January 25th 2015
The Judean Desert extends to the east and south of Jerusalem, and it includes the wonders of the Dead Sea region. Destinations in this area are rich in archeology, nature and Biblical history. Here are our choices for the most unskippable sites to visit in the region.
The World’s Most Famous Mountain Fortress
There’s a good reason why Masada is on nearly every first-timer’s Israel itinerary. The remains of the palace of King Herod, and the story of what happened to the Jews who took refuge on Masada during the time of the Roman invasion, inspire all. See how these brave fighters lived, how they survived for so long on the top of a mountain without access to supplies and what the conquering Roman troops discovered when they finally scaled Masada. The museum at the foot of the mountain combines artifacts and theater to tell the story of the Judeans’ last night on Masada. Although there is the “snake path” that you can, with great effort, complete on foot, most people opt for a ride in the cable car that carries visitors to the top of the mesa.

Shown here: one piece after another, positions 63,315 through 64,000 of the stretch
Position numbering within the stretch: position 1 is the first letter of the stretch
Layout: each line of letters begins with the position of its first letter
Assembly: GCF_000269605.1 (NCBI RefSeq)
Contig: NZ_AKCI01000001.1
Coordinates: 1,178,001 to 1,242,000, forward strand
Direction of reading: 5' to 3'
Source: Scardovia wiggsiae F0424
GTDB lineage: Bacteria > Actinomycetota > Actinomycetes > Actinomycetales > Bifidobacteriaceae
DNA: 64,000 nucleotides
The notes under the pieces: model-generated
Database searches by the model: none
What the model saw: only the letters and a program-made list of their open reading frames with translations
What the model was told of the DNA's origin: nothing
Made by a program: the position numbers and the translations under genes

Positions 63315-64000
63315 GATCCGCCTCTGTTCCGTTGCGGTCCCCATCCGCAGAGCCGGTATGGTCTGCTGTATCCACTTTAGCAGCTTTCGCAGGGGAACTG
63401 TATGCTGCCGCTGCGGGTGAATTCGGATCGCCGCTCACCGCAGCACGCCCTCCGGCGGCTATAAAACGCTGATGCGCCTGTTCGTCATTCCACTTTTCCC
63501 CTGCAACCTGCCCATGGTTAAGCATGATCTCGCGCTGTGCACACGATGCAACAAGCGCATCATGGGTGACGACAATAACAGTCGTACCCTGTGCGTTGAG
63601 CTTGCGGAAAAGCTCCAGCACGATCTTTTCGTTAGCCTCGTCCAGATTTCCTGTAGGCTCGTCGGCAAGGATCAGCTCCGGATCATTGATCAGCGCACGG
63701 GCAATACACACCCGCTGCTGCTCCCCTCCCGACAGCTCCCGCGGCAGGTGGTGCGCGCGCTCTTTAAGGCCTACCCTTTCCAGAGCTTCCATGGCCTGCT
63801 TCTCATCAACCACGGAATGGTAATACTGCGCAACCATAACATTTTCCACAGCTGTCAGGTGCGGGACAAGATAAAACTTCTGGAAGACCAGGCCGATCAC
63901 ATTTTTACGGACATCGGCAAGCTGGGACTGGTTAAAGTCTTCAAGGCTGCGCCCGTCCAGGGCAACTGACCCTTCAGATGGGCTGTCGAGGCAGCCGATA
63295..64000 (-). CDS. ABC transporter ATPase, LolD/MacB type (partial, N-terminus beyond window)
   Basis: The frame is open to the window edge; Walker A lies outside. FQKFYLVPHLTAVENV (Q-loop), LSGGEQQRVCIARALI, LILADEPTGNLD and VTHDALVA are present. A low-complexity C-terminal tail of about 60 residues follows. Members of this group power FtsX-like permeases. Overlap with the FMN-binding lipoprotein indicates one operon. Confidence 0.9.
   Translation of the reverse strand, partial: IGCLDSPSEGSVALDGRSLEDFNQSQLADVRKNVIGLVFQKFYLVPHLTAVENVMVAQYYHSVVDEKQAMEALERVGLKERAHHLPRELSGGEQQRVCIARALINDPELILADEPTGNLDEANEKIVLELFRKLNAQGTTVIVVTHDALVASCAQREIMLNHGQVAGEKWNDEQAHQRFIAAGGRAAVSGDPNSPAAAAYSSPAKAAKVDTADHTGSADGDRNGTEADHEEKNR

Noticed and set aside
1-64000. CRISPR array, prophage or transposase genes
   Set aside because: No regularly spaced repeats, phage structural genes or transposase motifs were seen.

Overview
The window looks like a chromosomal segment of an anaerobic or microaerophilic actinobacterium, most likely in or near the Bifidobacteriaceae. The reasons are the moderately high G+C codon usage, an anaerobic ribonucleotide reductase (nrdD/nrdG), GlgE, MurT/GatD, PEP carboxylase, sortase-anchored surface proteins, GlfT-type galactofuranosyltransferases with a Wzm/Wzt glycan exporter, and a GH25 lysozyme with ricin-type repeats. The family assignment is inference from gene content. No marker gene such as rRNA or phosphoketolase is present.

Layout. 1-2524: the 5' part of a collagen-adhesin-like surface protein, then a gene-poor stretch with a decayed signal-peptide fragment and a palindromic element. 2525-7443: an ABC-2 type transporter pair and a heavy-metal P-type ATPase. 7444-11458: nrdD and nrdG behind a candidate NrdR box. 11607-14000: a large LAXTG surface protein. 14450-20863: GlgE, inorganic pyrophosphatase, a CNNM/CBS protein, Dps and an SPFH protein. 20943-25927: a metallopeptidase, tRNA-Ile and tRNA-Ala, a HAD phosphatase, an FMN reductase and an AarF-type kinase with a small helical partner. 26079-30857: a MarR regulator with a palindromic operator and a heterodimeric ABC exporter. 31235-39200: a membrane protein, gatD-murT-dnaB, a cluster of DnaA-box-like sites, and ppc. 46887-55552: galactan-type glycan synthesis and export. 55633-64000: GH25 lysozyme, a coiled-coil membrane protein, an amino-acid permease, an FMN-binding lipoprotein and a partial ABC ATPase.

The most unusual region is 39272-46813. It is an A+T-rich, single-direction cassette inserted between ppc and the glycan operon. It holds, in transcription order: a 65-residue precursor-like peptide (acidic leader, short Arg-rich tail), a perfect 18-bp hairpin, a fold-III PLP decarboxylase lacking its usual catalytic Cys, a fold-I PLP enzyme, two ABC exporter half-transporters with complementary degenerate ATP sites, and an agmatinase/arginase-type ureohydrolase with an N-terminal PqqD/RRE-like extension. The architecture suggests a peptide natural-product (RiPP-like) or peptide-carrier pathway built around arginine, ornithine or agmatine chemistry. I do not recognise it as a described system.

Where King David Fled from King Saul
Ein Gedi is paradise in the midst of the Judean desert. Stunning natural waterfalls and wild ibex and hyrax dot the landscape. Hike to the ancient synagogue, dip in a cool, clear pool of water and revel in the gratifying natural beauty of Ein Gedi.
Desert Life in the Second Temple Period
The world-famous Dead Sea Scrolls were discovered in Qumran in 1947. However, the history of the area goes back 2,000 years to the time of the Second Holy Temple. A visit to Qumran will open your eyes to the world of the unfamiliar Jewish sect called the Essenes who lived here between 150 BCE and 70 CE.
The Lowest Point on Earth
More than 1300 feet below sea level lies the famous Dead Sea. The iconic blackmud on its shores is famous for its healing minerals. What tourist can resist the fun of slathering Dead Sea mud all over and taking a photo? Another photo op afforded here is you, floating on the world’s saltiest body of water, reading a newspaper. The buoyancy of the Dead Sea makes it possible for everyone to float, and the water’s salt and minerals are so powerfully concentrated that a dip in the Dead Sea is often prescribed as treatment for various skin ailments. The Dead Sea area is replete with hotels at every level of luxury, each offering its own array of spa treatments.
The climate in the Judean desert can be exceedingly hot, so it’s important to take the weather into account as you plan your visit to any of these not-to-be-missed spots.